Albert Morton wrote from Quindaro, Kansas Territory, to Hiram Hill in Massachusetts. Morton had recently returned to Quindaro in order to vote on the Lecompton Constitution as submitted by the English bill. Having arrived there, he found the place to be "dull". Morton described many empty houses and buildings, left behind from settlers selling out to return home; money had also been lost in investments and bridges were washed out in floods. However, the Town Company had invested in a flour mill, which had commenced operations. Morton also discussed matters of buying and selling land warrants with Hill.


An Act to provide for the election of Delegates to a Convention to frame a State Constitution

An Act to provide for the election of Delegates to a Convention to frame a State Constitution
Creator: Deitzler, George Washington, 1826-1884
Date: 1858
This act pertains to the election of delegates to the Leavenworth Constitutional Convention in the Kansas Territory.


Annals of Kansas, April - May, 1855

Annals of Kansas, April - May, 1855
Creator: Wilder, Daniel Webster, 1832-1911
Date: April, 1855 through May, 1855


Annals of Kansas, April, 1856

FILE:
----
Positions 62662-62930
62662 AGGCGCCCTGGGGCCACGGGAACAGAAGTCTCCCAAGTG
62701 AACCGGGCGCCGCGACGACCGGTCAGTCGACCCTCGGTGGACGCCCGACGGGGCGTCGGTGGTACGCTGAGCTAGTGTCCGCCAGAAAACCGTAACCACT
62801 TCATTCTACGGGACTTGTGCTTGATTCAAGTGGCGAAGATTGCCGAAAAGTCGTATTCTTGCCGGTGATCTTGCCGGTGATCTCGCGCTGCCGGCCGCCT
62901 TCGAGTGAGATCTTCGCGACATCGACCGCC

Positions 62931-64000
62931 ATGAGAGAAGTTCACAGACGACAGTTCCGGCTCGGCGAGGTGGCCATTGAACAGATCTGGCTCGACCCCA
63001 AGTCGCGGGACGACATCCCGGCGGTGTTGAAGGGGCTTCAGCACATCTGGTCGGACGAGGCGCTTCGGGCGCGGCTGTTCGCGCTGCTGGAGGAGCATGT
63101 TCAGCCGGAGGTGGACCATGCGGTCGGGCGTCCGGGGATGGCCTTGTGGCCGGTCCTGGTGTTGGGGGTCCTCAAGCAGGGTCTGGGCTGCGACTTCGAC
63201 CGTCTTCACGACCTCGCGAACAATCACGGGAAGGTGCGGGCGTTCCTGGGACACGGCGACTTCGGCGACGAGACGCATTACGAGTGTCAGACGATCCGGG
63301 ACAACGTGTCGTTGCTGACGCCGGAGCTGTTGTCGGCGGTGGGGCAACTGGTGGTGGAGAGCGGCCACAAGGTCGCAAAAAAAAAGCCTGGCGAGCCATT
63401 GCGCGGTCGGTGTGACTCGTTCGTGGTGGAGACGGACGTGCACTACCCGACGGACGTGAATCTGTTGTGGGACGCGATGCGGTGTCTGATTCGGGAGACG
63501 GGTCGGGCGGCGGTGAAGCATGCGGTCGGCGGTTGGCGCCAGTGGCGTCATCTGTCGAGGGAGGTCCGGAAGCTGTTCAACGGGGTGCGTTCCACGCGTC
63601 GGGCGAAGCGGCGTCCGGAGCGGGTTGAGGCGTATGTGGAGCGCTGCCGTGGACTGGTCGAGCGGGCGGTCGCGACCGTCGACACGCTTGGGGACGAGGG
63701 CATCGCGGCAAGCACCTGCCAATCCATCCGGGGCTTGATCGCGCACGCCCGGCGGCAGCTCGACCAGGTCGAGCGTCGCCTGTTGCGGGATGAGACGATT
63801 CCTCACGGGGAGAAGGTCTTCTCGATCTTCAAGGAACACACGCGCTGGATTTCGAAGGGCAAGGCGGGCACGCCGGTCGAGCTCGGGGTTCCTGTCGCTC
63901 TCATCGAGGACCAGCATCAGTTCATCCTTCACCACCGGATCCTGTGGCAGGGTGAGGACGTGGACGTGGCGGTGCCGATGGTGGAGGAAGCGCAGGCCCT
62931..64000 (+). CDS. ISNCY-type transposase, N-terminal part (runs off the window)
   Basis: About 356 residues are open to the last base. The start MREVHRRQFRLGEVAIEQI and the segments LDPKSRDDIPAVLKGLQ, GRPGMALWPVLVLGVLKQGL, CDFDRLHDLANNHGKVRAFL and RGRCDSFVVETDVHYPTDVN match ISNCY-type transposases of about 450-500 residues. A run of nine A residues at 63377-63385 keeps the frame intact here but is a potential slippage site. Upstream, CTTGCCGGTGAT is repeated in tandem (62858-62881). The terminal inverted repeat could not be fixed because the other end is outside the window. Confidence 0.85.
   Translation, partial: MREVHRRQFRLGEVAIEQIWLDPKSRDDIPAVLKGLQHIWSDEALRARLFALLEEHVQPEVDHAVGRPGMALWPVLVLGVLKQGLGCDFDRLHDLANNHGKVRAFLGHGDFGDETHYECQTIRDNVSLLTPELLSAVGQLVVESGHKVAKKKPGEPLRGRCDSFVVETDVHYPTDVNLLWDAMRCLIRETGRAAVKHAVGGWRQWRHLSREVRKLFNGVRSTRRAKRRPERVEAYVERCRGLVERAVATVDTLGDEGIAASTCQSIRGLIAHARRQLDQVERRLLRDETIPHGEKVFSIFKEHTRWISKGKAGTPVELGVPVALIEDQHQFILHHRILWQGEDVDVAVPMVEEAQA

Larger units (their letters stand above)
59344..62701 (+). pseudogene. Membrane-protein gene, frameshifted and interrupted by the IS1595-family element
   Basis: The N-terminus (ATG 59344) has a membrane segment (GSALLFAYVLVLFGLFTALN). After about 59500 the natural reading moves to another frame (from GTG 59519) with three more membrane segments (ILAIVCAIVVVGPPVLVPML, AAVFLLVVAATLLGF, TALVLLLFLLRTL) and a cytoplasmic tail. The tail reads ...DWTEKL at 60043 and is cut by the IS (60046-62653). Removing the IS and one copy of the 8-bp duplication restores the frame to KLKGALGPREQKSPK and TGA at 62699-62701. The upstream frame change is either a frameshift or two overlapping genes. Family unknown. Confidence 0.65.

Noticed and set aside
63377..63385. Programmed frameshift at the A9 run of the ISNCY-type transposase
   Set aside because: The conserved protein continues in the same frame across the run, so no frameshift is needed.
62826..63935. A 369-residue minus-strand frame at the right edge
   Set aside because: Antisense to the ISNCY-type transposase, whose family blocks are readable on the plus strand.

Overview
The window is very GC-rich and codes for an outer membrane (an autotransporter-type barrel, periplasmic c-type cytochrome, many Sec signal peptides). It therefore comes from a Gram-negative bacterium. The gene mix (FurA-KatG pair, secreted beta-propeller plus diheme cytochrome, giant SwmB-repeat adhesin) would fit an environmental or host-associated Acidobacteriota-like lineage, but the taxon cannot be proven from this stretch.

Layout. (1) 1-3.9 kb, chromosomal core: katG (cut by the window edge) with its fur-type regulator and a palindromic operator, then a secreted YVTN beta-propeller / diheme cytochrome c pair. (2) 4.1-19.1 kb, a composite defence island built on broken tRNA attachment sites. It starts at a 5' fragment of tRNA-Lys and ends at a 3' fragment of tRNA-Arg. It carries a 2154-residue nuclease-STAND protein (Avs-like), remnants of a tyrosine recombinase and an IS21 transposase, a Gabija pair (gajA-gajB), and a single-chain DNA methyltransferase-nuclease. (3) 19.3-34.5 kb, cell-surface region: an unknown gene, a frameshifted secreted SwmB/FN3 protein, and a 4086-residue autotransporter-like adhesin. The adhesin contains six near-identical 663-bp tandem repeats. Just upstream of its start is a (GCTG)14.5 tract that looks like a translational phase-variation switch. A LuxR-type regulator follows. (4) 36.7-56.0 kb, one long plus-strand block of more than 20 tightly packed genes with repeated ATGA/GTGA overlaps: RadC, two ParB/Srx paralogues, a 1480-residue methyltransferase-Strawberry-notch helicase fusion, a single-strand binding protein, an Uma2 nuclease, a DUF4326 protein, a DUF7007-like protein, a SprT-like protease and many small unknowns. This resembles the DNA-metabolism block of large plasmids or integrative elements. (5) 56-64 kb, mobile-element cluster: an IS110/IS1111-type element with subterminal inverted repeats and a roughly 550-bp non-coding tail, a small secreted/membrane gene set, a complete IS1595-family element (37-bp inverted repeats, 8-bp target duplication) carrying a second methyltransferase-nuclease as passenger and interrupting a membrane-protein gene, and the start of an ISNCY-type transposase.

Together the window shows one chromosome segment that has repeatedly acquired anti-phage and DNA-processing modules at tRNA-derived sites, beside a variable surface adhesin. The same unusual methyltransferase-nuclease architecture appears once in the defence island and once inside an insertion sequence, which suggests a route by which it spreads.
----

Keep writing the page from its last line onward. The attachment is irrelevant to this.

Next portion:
Annals of Kansas, April, 1856
Creator: Wilder, Daniel Webster, 1832-1911
Date: April, 1856


Augustus Wattles to John Brown?

Augustus Wattles to John Brown?
Creator: Wattles, Augustus, 1807-1876
Date: August 21, 1857
Augustus Wattles wrote to John Brown from Lawrence, August 21, 1857, regarding several matters but focused again on problems within the Free State movement because of a loss of confidence in Charles Robinson's leadership. Robinson had openly criticized G. W. Brown and the Herald of Freedom and the factious party could accomplish little, but Wattles was confident that free staters would vote in and win the October election for territorial legislature.


Beware of frauds!  Down with the disorganizers!

Beware of frauds! Down with the disorganizers!
Creator: Central Committee
Date: 1858
This poster discusses the slate of candidates for a constitutional convention (Leavenworth?), cautioning free state men to beware of attempts to divide them and thus weaken their ability to challenge the pro-slavery force. It also warns about split Free State tickets.


By Authority.  Official Message of His Excellency Gov. A. H. Reeder, to the First Legislative Assembly of the Territory of Kansas.

By Authority. Official Message of His Excellency Gov. A. H. Reeder, to the First Legislative Assembly of the Territory of Kansas.
Creator: Reeder, Andrew H. (Andrew Horatio), 1807-1864
Date: July 3, 1855